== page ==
Now Kaplan - widely respected for helping millions of students p…

Sue Scheff: National Suicide Prevention Week

Image
Suicide is one of the leading causes of death in older children and teens. And statistics show that suicide rates in teenagers are on the rise.

That makes it even more important for everyone to raise awareness of suicide prevention, especially now during National Suicide Prevention Week.

In addition to learning to recognize the risk factors and warning signs of suicide, spread the word about the availability of the National Suicide Prevention Lifeline -- 1-800-273-TALK (8255).
Dr. Gary Nelson, Author of “A Relentless Hope” Surviving Teen Depression recently talked about this serious subject of teen suicide - http://www.wtap.com/daybreak/headlines/27988159.html
Learn more about Teen Suicide.

What Is ADHD? Diagnosis and Treatment Information

Source: ADDitude Magazine

An expert on ADHD and learning disabilities talks about the biology behind attention deficit disorder and why it's sometimes so difficult to diagnose and treat ADHD symptoms in children.
by Larry Silver, M.D.

In my 40 years as a child and adolescent psychiatrist, I have treated thousands of youngsters. With some children, I am able to make a quick evaluation about attention deficit hyperactivity disorder (ADHD) and outline a course of treatment. With others — more often than I care to admit — I have to tell parents that it's not clear what is wrong. It's not that I lack the expertise or diagnostic skills. It's just that psychiatry isn't quite as far along as other medical specialties.

A pediatrician can do a throat culture and tell at once whether a child needs an antibiotic; appropriate treatment follows the diagnosis. In contrast, psychiatrists are often required to initiate a specific treatment and worry about clarifying the diagnosis later…

Sue Scheff: Parent Awareness When Searching for Residential Therapy Programs

Parent Awareness – Valuable Article when Searching for Schools and Programs
THIS IS MY CHILD
This is my child, where did I go wrong? Most likely you didn’t, sometimes life gives us stumbling blocks that are put there for a reason. None of us is perfect, parenting is not easy, children don’t come with manuals, and we can’t be blamed for all the bad in this world.
Parenting is probably one of the most difficult jobs to do. That, combined with working a full-time job and juggling household chores, as well as many other activities in life, can lead to turmoil in many lives. As a parent, we need to consciously make time to get to know our kids, and our kid’s friends. This can be very difficult with our schedules; however, a necessary step to be able to get to know your child and build trust.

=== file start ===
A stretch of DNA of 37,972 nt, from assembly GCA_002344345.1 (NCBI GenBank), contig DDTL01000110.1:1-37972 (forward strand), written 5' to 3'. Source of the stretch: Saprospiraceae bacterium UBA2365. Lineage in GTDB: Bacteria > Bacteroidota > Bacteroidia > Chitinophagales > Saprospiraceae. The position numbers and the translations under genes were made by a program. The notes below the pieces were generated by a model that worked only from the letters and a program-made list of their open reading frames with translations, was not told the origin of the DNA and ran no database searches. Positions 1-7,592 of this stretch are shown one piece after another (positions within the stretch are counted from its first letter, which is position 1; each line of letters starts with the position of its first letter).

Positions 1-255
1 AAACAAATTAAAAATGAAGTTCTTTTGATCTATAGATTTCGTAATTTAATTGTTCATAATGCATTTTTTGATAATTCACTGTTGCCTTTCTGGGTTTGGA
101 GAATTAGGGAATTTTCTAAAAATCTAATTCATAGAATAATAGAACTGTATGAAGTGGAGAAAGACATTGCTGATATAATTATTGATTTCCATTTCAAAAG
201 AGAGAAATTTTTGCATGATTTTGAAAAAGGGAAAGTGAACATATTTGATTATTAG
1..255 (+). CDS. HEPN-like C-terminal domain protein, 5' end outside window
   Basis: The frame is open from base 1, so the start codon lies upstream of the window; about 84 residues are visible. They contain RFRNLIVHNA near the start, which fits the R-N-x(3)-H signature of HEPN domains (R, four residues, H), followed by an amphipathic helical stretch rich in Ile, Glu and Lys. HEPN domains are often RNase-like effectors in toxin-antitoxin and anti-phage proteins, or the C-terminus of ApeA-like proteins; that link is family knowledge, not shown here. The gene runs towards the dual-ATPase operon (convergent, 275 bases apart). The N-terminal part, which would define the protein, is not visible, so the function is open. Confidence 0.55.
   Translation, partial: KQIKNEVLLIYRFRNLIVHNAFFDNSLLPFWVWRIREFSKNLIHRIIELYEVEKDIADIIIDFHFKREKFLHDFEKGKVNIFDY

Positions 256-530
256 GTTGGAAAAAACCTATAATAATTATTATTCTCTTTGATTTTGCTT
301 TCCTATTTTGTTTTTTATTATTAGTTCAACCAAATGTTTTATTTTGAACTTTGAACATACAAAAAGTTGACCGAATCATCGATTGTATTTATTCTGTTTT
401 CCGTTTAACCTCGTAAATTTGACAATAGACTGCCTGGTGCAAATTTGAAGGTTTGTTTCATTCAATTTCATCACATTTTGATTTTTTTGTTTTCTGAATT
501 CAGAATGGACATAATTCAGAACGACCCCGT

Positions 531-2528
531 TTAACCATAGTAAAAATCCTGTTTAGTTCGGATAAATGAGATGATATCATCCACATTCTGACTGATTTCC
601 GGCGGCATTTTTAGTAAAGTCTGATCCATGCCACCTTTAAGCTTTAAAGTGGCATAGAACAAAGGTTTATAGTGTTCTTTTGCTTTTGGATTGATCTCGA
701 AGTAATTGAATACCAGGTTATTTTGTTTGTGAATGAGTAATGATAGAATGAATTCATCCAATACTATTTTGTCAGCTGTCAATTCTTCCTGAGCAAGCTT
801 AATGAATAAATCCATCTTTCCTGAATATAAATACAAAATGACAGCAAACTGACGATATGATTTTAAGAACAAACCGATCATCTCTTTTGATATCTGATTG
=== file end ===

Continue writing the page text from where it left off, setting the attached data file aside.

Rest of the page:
This is my child. Good or bad, they don’t deserve abuse. If your child needs help from outside sources (Therapeutic Boarding School, Residential Treatment, etc), you need to feel confident there are safe a…

Sue Scheff: 'Pharm' Drugs and Today's Teens

Image
Street drugs, such as pot, crack, heroin, etc…. is being replaced with pharmacy drugs kids are finding at home. Parents need to take the time to see what their medicine cabinets are holding and what prescription drugs they have at home such as pain pills from ordinary root canals - as well as medications for ADD/ADHD. Here is a great article with helpful tips for parents.

Source: Connect with Kids

“Just take whatever we had you know, not really thinking about how high I was going to get or you know, how messed up.”

– ‘James’, age 21, explaining how he and friends shared drugs during his teenage years.

“We all had different prescriptions,” says 18-year-old Laura.

“You know, percocets, valium, zanex, oxycontin,” says James, 21.

“I wanted to get as loaded as I could. Didn’t care what I was taking, how much of it,” adds Laura.

James and Laura met in rehab. Both are drug addicts who used to get high at parties. Parties where everyone brought some kind of prescription drug and passed them around, …

New Inhalant Abuse Report from SAMHSA - (The Substance Abuse & Mental Health Services Administration)

Image
I have been very vocal in bringing awareness to Inhalant Use among teens and tweens since a wonderful parent shared her story of losing her son to this. Parents need to understand this is a growing and major concern - like drug use, kids are turning to huffing as a form of getting high. Unlike many street drugs, inhalants can be found in many homes today. Learn more at http://www.inhalant.org/.

The Substance Abuse & Mental Health Services Administration (SAMHSA) just released a new National Survey on Drug Use & Health (NSDUH) Report.


The report is entitled,” Inhalant Abuse and Major Depressive Episode Among Youth Aged 12 to 17: 2004-2006. “The 2006 NSDUH Report surveys youth 12-17 years old to assess “co-occurrence of inhalant use and Major Depressive Episode (MDE) in the past year.”


Some of the findings include:


Inhalant Use: